Health: Do chubby people live longer?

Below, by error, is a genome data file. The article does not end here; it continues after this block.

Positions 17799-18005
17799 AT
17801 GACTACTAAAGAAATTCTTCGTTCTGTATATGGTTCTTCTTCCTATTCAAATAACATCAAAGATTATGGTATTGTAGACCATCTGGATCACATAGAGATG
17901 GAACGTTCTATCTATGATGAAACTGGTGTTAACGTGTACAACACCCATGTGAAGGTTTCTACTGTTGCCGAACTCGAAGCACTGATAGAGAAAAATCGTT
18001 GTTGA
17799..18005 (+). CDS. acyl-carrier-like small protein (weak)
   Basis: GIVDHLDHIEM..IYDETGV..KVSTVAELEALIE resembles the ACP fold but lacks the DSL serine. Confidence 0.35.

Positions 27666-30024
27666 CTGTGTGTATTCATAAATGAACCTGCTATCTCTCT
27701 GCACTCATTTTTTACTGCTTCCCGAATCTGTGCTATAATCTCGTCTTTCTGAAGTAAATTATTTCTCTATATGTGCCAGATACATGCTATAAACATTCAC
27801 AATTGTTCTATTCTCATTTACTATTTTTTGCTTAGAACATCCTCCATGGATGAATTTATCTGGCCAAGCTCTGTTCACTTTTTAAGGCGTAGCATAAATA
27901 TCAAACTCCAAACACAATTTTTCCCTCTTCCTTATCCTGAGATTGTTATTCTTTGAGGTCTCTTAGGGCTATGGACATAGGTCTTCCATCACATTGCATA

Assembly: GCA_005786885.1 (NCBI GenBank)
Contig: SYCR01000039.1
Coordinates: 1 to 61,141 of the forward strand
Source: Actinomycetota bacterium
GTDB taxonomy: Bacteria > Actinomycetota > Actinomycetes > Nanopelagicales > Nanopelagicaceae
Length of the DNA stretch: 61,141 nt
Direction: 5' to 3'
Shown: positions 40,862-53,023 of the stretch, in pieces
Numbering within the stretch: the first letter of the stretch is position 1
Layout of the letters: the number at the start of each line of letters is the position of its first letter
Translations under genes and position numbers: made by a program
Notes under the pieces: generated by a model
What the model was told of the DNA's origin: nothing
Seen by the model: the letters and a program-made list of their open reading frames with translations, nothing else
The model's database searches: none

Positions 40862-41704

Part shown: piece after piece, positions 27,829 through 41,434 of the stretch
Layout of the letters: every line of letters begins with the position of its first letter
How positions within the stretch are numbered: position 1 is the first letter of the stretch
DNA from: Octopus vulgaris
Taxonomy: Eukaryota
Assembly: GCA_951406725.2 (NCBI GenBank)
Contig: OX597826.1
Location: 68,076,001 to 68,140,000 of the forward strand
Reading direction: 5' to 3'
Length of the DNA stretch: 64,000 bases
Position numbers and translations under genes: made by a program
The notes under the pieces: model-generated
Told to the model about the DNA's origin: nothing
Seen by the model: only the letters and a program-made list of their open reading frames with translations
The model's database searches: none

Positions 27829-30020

You still may not look great in a swimsuit, said Gina Kolata in The New York Times, but it seems those few extra pounds may not kill you after all. Medical experts—not to mention magazine covers—have spent decades convincing us that we’re healthy only if we’re rail-thin, with washboard abs and buns of steel. But now a new study from the Centers for Disease Control suggests that Grandma was right—it’s better to have “a little meat on those bones.” The study found that both the obese and the underweight had elevated mortality rates, while the lowest mortality rate of any group was among the third of Americans classified as “overweight.” These are folks who might be described as pleasantly “chubby,” up to 25 pounds over the so-called ideal weight. A little extra weight, researchers theorize, may give people reserves that help them fight off infections and survive accidents and diseases. Here we go again, said Max Pemberton in the London Daily Telegraph. Hardly a day goes by “when some activity, foodstuff, or other lifestyle choice isn’t linked to death and disease.” And then, allowing a decent interval for us to totally rearrange our lives, “research is published that completely contradicts this advice.” We’re told to avoid the sun so as not to get skin cancer, but then warned we need it to produce vitamin D; we’re told to drink wine to avoid heart disease, but then that it raises a woman’s risk of cancer; and even cigarettes have now been shown to lower your risk of Alzheimer’s. It was only a matter of time before fat turned out to be good for you, too. When are “self-indulgent scientists” going to stop trumpeting their latest discoveries from the rooftops “without any appreciation of their effect on the public”? Not any time soon, said Jeff Stier in the New York Post. Some public health “experts” immediately denounced the CDC study, arguing that it might mislead people into thinking there was nothing wrong with overeating. Confused? Don’t be. The high priests of medicine, you see, are “less concerned with helping us live longer, healthier lives than with promoting a lifestyle they think is ‘right,’ facts be damned.” But look at the bright side, said The Austin American-Statesman in an editorial. This latest study, though contradicting dozens that preceded it, comes at the perfect time. On Thanksgiving, you’ll be able to tuck into a second, heaping helping of turkey and stuffing, while you tell everyone around the table: Just following the doctor’s orders.

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